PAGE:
Darktrace, a U.K. cybersecurity firm that positions its software as the "human immune system" for networks, has raised $65 million in a funding round led by U.S. private equity giant KKR, the start-up said on Wednesday.
Existing investor Summit Partners contributed while new investors TenEleven Ventures and SoftBank joined the round. The British start-up is also backed by Autonomy founder Mike Lynch's Invoke Capital and London-based venture capital firm Hoxton Ventures.
Darktrace's solution sits in the middle of an organization's computer network and can detect cyber-threats in real-time, allowing the company's security team or the software to take action to protect the system.
The start-up has been developing its machine learning capabilities – advanced algorithms that can adapt and learn. Darktrace says that its machine learning techniques are based on the "biological principles of the human immune system".
Hackers pose a huge threat to businesses with cyber-crime forecast to cost businesses over $2 trillion by 2019, according to Juniper Research. Some of the biggest organizations in the world have been victims of cyber-attacks and this has meant cybersecurity companies have gained traction.
Start-ups like Darktrace are attempting to challenge established players such as FireEye and Symantec. And as cyber-attacks get more sophisticated, machine learning solutions are becoming increasingly important.
A new threat identified by Darktrace is the ability for hackers to program machines to carry out attacks. In this way, machines are attacking machines, something that can be hard to stop as computers are able to adapt their own attack methods.
Ransomware is another attack that has been on the increase which involves hackers locking a person's files and then demanding something in return for unlocking them.
To combat these threats, Darktrace released a product called Antigena, which the chief executive describes as "machine fighting machine tech". Antigena allows a business's network to battle back against invading threats.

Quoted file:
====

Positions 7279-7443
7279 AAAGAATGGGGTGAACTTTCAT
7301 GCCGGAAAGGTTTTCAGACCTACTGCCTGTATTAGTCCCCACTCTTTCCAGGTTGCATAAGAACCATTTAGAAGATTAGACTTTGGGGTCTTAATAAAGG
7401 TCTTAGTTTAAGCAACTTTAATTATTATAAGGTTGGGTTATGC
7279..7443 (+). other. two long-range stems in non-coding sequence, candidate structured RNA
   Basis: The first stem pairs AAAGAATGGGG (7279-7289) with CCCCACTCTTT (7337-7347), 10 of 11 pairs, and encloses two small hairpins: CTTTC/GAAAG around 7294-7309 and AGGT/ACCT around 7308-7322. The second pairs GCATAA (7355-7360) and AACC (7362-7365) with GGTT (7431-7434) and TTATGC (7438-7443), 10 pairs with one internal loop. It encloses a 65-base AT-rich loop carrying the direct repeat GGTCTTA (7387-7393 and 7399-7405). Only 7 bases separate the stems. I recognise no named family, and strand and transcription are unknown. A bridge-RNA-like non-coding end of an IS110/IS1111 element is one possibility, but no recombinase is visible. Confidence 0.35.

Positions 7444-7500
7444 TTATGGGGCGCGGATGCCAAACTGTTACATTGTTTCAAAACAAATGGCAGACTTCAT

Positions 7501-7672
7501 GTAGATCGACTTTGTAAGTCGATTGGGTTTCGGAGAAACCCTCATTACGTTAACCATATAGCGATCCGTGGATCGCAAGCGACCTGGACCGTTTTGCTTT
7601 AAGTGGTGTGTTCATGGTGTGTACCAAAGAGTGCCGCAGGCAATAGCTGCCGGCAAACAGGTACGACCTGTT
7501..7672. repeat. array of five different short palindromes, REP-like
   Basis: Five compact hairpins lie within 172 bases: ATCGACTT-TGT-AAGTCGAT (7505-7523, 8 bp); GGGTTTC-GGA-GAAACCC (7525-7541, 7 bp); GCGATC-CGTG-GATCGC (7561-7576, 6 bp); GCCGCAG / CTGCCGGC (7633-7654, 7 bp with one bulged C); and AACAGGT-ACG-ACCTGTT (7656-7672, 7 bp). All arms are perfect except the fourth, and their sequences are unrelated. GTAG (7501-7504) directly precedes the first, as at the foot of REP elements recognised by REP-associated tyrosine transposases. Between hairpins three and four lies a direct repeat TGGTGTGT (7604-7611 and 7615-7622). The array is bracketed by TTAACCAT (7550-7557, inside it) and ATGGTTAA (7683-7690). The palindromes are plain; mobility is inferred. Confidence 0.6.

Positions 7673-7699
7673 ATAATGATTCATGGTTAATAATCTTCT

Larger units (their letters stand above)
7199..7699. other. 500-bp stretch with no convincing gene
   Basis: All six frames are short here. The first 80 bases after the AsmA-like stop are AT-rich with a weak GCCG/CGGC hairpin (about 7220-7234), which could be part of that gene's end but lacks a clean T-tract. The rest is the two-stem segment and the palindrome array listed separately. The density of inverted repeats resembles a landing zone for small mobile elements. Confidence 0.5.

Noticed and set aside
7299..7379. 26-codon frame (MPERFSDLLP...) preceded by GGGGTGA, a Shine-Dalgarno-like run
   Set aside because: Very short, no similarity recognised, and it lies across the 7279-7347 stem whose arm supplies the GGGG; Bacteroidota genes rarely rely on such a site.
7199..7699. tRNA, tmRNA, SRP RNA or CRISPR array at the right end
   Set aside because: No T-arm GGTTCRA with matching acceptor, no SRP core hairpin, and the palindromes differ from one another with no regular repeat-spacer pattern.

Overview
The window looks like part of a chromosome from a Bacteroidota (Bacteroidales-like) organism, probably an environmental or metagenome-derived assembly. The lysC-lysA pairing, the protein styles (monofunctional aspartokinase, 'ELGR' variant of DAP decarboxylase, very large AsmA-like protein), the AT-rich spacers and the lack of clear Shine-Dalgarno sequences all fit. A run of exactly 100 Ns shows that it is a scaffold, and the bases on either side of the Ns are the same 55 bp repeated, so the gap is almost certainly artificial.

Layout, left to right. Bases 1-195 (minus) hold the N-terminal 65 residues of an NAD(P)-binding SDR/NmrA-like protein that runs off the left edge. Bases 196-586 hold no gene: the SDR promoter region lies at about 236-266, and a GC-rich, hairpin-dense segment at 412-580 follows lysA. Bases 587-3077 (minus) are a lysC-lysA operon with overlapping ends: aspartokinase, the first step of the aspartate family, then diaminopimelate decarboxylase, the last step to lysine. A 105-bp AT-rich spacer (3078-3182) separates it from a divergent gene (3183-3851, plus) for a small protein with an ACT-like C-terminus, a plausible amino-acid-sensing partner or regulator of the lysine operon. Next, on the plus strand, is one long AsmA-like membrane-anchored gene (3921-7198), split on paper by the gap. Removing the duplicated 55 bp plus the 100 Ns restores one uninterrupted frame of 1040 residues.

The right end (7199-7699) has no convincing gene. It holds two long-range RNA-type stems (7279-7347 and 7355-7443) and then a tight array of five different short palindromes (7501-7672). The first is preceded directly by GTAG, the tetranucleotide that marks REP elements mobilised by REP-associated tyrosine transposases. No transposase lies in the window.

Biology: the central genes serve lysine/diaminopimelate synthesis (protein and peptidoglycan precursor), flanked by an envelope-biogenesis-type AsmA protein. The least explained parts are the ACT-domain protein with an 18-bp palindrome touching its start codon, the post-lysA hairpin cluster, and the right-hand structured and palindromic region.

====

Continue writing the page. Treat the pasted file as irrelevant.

"We have some early customers using Antigena, and what we have seen as the first use case is slowing down the attack, allowing humans to catch up. One example of that would be Ransomware. We could detect ransomware as soon as it hit the machine, slow it down and stop it getting to the back-up servers," Nicole Eagan, CEO of Darktrace, told CNBC in a phone interview on Wednesday.
The start-up was founded in 2013 and has already grown to 300 employees and claims to have over 1,000 customers on board. Darktrace said it has achieved over 600 percent revenue growth in the latest financial year.
Cybersecurity has been one of the hottest sectors in the start-up world for investment and Darktrace faces competition from a number of players. Last month for example, cybersecurity start-up LightCyber raised $20 million. LightCyber has a product which it calls a "behavioral attack detection" platform capable of fighting against threats that have got past traditional security controls.
Eagan said that the $65 million funding will help Darktrace expand further into the U.S. and Asia as well as into new markets such as Latin America, hiring employees, opening offices on the ground and improving its technology.
"We are going to continue to invest in R&D. The initial Darktrace product is fully developed with a lot of the focus on machine fighting machine and the new wave of artificial intelligence attacks, so we will continue to build out our machine fighting machine tech," Eagan told CNBC.
Correction: This story was updated after Darktrace corrected the figure it raised to $65 million